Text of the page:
Wednesday, February 3, 2016

Steve Kemper's "A Splendid Savage"

Steve Kemper has been a freelance journalist for more than 30 years. His books include Code Name Ginger: the Story Behind Segway and Dean Kamen's Quest to Invent a New World and A Labyrinth of Kingdoms: 10,000 Miles Through Islamic Africa.

Kemper applied the “Page 99 Test” to his most recent book, A Splendid Savage: The Restless Life of Frederick Russell Burnham, and reported the following:
Page 99 is the first page of a chapter called “A Mine, a Wedding, a Change of Plans.” It begins with young Frederick Russell Burnham resolving to sever his connections to deadly range feuds and Mexican smuggling and to start a new life on the right side of the law. He has been pushed in this respectable direction by his recent work as a scout against rampaging Apaches in the wild Territory of Arizona. At the top of page 99 he hires out his amazing skills at scouting and woodcraft to help several Arizona sheriffs track down outlaws. By the bottom of the page, his horse gets stolen by two Mexican thieves, which will turn out badly for the bandits.

Since page 99 contains the chapter’s title, I figure it’s legal to use it to offer a glimpse ahead. The title’s first words refer to Burnham’s decision, a few pages later, to go prospecting, something he will do off and on for the rest of his life in hopes of a big strike. But at this point he just wants to find enough gold to convince his sweetheart’s father that this young drifter really is serious about marriage. He succeeds—hence, “a Wedding.”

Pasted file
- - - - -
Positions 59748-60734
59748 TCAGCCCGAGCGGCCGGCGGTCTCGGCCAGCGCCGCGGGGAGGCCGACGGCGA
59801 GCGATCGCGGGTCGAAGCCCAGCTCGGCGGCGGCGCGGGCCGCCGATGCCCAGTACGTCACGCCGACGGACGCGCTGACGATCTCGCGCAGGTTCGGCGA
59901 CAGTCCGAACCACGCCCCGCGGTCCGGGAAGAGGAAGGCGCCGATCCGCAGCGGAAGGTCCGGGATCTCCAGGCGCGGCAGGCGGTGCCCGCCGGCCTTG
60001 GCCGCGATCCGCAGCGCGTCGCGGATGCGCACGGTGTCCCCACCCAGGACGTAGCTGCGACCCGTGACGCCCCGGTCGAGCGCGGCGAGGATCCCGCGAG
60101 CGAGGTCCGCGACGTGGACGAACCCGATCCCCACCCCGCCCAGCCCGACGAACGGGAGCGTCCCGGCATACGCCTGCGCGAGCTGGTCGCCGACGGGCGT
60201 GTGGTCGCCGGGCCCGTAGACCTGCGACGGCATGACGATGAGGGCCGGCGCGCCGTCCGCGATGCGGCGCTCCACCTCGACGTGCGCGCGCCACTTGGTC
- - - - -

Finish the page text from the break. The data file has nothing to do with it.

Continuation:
“A Change of Plans” refers to Burnham’s impetuous decision to abandon the West for a brand-new frontier in southern Africa. He will make many such decisions in a restless life that will take him all over Africa, to the Klondike, and into the wilds of Mexico. In southern Africa, his adventures and daring exploits will make him world-famous as “the American scout,” and will bring him the Distinguished Service Order from King Edward VII as well as friendships with, among others, Cecil John Rhodes, H. Rider Haggard, Theodore Roosevelt, and Winston Churchill.

So the moment captured on page 99, when he decides to go legit, sets in motion many remarkable consequences.
Learn more about the book and author at Steve Kemper's website.

The Page 99 Test: A Labyrinth of Kingdoms.

--Marshal Zeringue